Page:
Keywords: behavioral medicine; cancer; psychological distress; posttraumatic growth; relationships and illness
I received my B.A. in psychology from the University of Michigan and a Ph.D. in clinical psychology from the University of Southern California in Los Angeles. I completed an APA-approved clinical internship at the Palo Alto Veteran’s Affairs Medical Center, followed by a National Institute of Mental Health research postdoctoral fellowship in the Department of Psychiatry at Stanford University. After working for four years as a faculty member in the Department of Psychiatry at the University of California, San Francisco, I moved to Toronto in 2007 to join the Department of Psychology at Ryerson University.
My research centers on psychological factors associated with adjustment to illness in chronically-ill individuals and their spouses/partners. Primarily, my work has investigated quality of life, psychological distress, and symptom burden in patients who have been diagnosed with cancer, multiple sclerosis, or gastrointestinal disorders (inflammatory bowel disease or functional bowel disorders). In couples where one partner has been diagnosed with a chronic illness, I have been examining the effect of communication between partners, social support, and coping on relationship satisfaction and quality of life.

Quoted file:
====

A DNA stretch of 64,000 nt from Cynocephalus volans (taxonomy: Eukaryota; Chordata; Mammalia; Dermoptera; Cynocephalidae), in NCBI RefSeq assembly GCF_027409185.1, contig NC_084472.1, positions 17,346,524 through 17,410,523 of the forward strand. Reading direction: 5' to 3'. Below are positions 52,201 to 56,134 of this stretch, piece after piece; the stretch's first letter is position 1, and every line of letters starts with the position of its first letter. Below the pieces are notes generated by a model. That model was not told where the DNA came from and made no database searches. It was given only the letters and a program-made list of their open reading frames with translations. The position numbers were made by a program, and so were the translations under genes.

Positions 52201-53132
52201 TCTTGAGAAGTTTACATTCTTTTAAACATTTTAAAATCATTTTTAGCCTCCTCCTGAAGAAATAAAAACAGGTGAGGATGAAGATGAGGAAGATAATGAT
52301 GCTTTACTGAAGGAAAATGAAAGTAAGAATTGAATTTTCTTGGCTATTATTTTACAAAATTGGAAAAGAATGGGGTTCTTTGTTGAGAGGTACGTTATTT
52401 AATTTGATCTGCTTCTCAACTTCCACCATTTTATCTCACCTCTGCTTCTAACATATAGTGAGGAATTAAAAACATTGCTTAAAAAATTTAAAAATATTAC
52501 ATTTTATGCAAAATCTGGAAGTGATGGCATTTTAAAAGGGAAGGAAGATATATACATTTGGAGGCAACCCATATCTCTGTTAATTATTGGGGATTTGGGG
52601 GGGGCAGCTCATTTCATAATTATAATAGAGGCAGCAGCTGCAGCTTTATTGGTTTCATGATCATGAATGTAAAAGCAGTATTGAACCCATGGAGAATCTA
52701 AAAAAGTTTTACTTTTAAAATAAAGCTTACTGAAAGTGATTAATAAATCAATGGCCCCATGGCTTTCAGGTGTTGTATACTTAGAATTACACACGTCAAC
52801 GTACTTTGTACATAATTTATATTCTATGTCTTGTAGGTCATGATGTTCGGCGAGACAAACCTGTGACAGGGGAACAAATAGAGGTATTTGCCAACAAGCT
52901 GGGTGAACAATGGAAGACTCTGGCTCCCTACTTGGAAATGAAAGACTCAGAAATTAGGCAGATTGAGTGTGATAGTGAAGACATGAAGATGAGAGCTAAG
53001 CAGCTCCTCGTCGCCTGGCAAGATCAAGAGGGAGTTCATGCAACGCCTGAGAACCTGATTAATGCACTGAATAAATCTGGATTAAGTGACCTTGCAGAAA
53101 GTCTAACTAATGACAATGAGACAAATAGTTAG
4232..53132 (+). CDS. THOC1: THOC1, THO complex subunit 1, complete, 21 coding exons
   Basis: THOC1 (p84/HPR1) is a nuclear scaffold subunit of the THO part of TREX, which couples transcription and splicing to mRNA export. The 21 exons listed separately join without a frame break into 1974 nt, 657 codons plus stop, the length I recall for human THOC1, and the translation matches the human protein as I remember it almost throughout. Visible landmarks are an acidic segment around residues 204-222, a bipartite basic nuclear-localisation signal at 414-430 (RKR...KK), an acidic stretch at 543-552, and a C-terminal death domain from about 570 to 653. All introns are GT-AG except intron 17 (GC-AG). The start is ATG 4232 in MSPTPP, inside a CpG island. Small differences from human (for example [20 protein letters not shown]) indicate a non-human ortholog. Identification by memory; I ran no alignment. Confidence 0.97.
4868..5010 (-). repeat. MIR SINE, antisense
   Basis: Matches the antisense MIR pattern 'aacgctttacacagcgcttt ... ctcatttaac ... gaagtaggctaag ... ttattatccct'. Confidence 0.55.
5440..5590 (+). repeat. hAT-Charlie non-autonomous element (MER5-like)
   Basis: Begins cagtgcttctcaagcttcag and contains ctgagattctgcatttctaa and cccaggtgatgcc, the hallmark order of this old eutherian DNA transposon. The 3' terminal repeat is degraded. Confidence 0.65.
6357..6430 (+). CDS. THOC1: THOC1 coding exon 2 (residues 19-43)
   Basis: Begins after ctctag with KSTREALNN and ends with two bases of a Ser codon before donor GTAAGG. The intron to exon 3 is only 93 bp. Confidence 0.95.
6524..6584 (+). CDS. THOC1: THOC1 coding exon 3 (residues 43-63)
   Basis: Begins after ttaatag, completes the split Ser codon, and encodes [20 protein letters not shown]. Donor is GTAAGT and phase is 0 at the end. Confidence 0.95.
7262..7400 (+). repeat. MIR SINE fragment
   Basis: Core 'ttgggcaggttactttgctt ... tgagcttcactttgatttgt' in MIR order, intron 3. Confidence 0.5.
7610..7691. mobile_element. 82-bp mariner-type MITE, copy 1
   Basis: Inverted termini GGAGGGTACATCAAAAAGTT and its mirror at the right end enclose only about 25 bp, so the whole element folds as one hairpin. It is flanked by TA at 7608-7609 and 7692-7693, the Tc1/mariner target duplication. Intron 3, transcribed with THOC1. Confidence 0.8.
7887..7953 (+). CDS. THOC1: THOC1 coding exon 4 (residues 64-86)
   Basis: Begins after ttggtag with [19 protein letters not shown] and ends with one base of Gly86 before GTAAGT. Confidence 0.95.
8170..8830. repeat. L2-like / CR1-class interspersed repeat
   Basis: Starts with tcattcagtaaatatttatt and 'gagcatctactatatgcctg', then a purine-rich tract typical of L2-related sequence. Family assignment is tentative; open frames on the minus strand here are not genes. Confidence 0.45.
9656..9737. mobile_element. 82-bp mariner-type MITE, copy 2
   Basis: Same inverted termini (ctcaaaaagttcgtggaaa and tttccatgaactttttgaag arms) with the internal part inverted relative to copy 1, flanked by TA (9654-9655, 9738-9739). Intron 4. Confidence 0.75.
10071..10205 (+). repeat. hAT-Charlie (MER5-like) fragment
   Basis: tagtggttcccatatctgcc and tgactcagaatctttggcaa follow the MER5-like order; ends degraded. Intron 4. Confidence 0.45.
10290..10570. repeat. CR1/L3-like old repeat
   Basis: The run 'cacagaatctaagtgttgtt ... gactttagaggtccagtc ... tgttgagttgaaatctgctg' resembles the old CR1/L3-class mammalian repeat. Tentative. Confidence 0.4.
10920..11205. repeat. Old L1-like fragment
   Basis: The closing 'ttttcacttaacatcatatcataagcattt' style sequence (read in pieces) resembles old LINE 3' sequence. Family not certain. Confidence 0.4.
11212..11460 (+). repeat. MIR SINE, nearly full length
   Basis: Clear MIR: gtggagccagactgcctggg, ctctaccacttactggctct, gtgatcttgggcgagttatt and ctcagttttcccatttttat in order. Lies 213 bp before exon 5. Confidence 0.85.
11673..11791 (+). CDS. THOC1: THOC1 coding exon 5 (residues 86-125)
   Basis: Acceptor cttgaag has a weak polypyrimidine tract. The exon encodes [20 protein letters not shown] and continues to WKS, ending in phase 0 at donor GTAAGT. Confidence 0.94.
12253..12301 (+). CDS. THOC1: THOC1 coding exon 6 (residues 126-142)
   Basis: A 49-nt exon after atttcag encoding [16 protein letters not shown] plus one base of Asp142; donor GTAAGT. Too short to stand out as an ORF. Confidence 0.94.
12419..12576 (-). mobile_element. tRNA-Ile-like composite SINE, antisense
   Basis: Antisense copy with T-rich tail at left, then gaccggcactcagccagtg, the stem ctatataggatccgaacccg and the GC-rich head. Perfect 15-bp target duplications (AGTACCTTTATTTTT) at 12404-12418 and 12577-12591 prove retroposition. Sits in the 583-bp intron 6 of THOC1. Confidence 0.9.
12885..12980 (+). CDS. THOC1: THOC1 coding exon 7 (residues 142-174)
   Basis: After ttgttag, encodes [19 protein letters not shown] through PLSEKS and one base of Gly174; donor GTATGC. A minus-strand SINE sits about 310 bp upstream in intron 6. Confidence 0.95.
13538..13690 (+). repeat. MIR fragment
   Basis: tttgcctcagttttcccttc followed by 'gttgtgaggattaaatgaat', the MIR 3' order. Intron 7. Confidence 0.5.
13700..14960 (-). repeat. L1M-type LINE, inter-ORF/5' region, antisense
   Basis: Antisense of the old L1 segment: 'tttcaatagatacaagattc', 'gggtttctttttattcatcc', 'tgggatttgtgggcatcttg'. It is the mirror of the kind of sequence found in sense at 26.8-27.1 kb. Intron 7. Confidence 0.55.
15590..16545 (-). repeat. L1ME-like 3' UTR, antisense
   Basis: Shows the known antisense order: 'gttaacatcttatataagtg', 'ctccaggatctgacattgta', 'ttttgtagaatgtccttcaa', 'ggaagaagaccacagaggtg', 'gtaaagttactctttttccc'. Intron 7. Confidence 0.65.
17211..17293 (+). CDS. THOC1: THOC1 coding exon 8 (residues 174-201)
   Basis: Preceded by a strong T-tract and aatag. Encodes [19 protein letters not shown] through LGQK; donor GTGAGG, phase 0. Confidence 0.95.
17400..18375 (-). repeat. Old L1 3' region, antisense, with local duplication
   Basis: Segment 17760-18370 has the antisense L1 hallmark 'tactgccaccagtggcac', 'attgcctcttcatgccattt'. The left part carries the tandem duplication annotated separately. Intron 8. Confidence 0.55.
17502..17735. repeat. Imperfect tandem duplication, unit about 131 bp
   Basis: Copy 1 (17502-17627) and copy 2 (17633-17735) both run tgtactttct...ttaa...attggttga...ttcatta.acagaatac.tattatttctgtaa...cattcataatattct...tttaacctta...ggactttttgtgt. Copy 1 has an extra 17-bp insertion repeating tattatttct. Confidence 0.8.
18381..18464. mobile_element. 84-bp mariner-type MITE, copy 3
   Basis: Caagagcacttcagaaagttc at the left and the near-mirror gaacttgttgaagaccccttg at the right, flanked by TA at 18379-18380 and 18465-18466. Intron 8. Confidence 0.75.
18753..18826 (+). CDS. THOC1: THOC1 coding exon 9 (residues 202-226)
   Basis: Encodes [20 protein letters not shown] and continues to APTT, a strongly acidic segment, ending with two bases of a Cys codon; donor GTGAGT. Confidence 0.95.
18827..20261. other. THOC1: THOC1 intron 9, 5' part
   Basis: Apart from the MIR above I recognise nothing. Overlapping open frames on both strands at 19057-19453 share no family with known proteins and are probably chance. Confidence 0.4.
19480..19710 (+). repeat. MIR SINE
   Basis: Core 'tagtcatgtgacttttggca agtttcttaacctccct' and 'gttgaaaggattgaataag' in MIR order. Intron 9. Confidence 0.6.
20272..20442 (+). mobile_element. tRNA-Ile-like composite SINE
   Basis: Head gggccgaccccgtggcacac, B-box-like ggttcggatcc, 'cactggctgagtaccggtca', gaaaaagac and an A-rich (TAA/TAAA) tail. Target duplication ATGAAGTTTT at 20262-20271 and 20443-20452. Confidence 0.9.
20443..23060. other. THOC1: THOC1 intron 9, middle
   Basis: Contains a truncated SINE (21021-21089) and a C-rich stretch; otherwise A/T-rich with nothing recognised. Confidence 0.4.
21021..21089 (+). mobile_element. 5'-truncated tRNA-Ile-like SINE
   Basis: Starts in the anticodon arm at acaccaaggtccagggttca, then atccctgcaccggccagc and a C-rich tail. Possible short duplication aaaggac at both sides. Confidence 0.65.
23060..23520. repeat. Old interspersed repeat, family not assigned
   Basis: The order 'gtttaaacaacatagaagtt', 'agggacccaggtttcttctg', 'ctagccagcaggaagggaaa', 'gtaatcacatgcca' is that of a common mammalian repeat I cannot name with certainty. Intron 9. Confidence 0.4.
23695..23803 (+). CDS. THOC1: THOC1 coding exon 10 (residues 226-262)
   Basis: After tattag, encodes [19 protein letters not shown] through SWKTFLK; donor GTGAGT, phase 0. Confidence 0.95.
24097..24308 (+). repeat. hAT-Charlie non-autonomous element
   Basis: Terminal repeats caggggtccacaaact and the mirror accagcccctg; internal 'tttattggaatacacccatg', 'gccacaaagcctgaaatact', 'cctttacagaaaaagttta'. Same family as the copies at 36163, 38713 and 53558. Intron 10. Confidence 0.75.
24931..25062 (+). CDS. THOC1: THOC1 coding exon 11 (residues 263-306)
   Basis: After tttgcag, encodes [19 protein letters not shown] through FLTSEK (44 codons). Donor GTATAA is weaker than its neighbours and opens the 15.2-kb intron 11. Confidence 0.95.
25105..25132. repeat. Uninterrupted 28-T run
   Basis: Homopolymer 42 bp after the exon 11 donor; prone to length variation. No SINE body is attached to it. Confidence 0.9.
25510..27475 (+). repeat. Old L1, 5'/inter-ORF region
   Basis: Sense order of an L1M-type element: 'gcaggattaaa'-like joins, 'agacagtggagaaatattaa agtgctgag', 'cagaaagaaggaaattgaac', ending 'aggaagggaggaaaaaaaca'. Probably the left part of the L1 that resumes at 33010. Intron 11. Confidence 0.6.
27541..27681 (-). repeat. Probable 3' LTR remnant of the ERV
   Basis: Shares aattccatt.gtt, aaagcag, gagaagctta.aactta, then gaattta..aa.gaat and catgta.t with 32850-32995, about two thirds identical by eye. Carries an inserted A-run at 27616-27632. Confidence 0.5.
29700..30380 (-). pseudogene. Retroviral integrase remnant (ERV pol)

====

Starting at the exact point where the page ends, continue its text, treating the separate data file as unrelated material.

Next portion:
My goal is to develop psychosocial interventions that will improve quality of life in the face of chronic illness. My lab is currently developing these types of interventions for people diagnosed with cancer or with multiple sclerosis. I currently hold research funding as a Principal Investigator from the Canadian Multiple Sclerosis Scientific Research Foundation, the Canadian Breast Cancer Research Alliance, and a New Investigator Award in Gender and Health from the Canadian Institute of Health Research.
My teaching interests include courses in both clinical and health psychology. I have supervised numerous trainees on research methodology, as well as cognitive-behavioral therapy. At Ryerson, I have taught graduate-level Psychopathology, Professional Ethics, and Treatment of Psychological Disorders. My undergraduate level courses include Abnormal Psychology and Introduction to Clinical Psychology.
Representative and Recent Publications (please see CV for a complete listing):
Hart, S.L., Vella, L., & Mohr, D.C. (2008). Relationships among depressive symptoms, benefit-finding, optimism, and positive affect in multiple sclerosis patients after psychotherapy for depression. Health Psychology, 27, 230-238.
Hart, S.L., Latini, D.M., Cowan, J.E., & Carroll, P.R. (2008). Fear of recurrence, treatment satisfaction, and quality of life after radical prostatectomy for prostate cancer. Supportive Care in Cancer, 16, 161-169.
Hart, S.L., & Hart, T.A. (2010). The future of cognitive behavioral interventions within behavioral medicine. Journal of Cognitive Psychotherapy 24, 344-353.
Blackmore, D., Hart, S.L., Albiani, J.J., & Mohr, D.C. (2011). Partner support predicts sexual satisfaction among individuals with multiple sclerosis. Rehabilitation Psychology, 56, 117-22.
Hart, S.L., Torbit, L.A., Crangle, C.J., Esplen, M.J., Holter, S., Semotiok, K., Borgida, A., Ardiles, P., Rothenmund, H., & Gallinger, S. (2011). Moderators of cancer-related distress and worry after a pancreatic cancer genetic counselling and screening intervention. Psycho-Oncology. doi: 10.1002/pon.2026. [Epub ahead of print]
Hot! Psych Feature: